5. says

    Excellent observation! I sincerely hope the younger generations understand concepts like these on which the United States was founded, so that future leadership may be occupied by more principled and idealistic men and women that prefer liberty.

  6. Jacob says

    I disagree, respectfully, with your assessment completely.

    First, this is not an accurate depiction of the “Proclamation Concerning Loyalists.” The Letter said that everyone residing in the nascent US must pick a side. You could pledge loyalty or you could leave, but everyone left was either with the US or “deemed adherents to the King of Great-Britain, and treated as common enemies of the American States.” Loyalists were by and large forced either by force of arms or necessity to abandon nearly all of their property when fleeing. The Jay Treaty was necessary largely because states under the Articles of Confederation seized the property and estates of Loyalists with no compensation and the British wanted remuneration. To claim Loyalists were allowed to retain their property by simply leaving during the Revolution is an inaccurate reading of history.

    Furthermore,the philosophy that the Revolution was born upon specifically contradicts the claims regarding the current conditions. The most important political philosopher to the Founding Fathers was John Locke (the originator of “life, liberty and estate/the pursuit of happiness” and many of the ideas that we now associate as the political religion of the US). He wrote in his seminal work, The Second Treatise of Civil Government

    “120. To understand this the better, it is fit to consider, that every man, when he at first incorporates himself into any commonwealth, he, by his uniting himself thereunto, annexed also, and submits to the community, those possessions, which he has, or shall acquire, that do not already belong to any other government: for it would be a direct contradiction, for any one to enter into society with others for the securing and regulating of property; and yet to suppose his land, whose property is to be regulated by the laws of the society, should be exempt from the jurisdiction of that government, to which he himself, the proprietor of the land, is a subject. By the same act therefore, whereby any one unites his person, which was before free, to any common-wealth, by the same he unites his possessions, which were before free, to it also; and they become, both of them, person and possession, subject to the government and dominion of that common-wealth, as long as it hath a being. Whoever therefore, from thenceforth, by inheritance, purchase, permission, or otherways, enjoys any part of the land, so annexed to, and under the government of that common-wealth, must take it with the condition it is under; that is, of submitting to the government of the common-wealth, under whose jurisdiction it is, as far forth as any subject of it.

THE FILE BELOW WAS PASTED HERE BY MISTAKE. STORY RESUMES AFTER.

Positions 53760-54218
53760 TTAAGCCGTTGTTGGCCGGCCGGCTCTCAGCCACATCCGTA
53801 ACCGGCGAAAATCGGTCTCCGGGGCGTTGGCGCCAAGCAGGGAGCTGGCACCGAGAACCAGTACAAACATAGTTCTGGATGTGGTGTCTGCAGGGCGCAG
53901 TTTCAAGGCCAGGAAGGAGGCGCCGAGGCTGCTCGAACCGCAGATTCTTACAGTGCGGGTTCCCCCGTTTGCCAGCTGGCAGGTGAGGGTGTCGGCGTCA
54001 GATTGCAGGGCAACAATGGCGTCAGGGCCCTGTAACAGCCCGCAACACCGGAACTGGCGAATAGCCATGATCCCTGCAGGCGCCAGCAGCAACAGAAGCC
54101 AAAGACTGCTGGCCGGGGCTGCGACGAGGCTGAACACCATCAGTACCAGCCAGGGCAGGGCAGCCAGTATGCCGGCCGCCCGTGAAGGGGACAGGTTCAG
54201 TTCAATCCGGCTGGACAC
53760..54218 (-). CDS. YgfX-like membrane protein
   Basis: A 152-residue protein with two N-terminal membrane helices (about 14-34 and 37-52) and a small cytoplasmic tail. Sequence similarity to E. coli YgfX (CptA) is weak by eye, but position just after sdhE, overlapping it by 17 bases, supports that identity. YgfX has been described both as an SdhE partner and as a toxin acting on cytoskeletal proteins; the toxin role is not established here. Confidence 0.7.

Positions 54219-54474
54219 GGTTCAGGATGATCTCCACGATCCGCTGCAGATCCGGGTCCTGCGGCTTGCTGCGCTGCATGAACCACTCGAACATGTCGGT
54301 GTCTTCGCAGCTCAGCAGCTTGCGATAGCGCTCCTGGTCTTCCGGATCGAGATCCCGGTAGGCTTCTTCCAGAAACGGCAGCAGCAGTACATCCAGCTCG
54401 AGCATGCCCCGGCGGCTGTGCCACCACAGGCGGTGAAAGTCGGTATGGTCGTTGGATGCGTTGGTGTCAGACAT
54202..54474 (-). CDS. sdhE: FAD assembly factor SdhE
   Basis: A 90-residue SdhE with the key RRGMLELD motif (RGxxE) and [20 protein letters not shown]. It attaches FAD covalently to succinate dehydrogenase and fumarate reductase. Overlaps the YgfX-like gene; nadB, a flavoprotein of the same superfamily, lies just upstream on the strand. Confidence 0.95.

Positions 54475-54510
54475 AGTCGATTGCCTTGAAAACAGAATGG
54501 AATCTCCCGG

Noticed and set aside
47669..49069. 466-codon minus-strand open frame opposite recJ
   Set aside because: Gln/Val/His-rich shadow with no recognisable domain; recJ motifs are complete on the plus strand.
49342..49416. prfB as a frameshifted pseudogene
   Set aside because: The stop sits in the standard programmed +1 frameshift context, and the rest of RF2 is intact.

121. But since the government has a direct jurisdiction only over the land, and reaches the possessor of it, (before he has actually incorporated himself in the society) only as he dwells upon, and enjoys that; the obligation any one is under, by virtue of such enjoyment, to submit to the government, begins and ends with the enjoyment; so that whenever the owner, who has given nothing but such a tacit consent to the government, will, by donation, sale, or otherwise, quit the said possession, he is at liberty to go and incorporate himself into any other common-wealth; or to agree with others to begin a new one, in vacuis locis, in any part of the world, they can find free and unpossessed: whereas he, that has once, by actual agreement, and any express declaration, given his consent to be of any commonwealth, is perpetually and indispensably obliged to be, and remain unalterably a subject to it, and can never be again in the liberty of the state of nature; unless, by any calamity, the government he was under comes to be dissolved; or else by some public act cuts him off from being any longer a member of it.
    ….
    190. Every man is born with a double right: first, a right of freedom to his person, which no other man has a power over, but the free disposal of it lies in himself. Secondly, a right, before any other man, to inherit with his brethren his father’s goods.

    “191. By the first of these, a man is naturally free from subjection to any government, tho’ he be born in a place under its jurisdiction; but if he disclaim the lawful government of the country he was born in, he must also quit the right that belonged to him by the laws of it, and the possessions there descending to him from his ancestors, if it were a government made by their consent.”


    In other words, being a citizen means your property is subject and the benefits you receive as a citizen mean you are not free to simply walk away until you can divest yourself of those benefits you received. Taxing those who enrich themselves while enjoying the benefits of being an American and try to leave with their spoils is exactly in line with the Founding Father’s philosophy.

  7. Chuck Hudson says

    An excellent article however I believe your analogy is flawed. When the Loyalists withdrew within enemy lines, very few were able to take most of their possessions with them and their real property (houses and land) were confiscated by the US government and, in most cases auctioned off at fire-sale prices to help pay for the war against England. In many cases the loyalists were allowed to take little more than the clothes on their backs when they withdrew.

    It would seem to me that, if anything, this sets a precedent for government seizure of the private property of those choosing not to support the country and could certainly be construed as a sort of “tax” imposed by the Congress to allow these people to leave.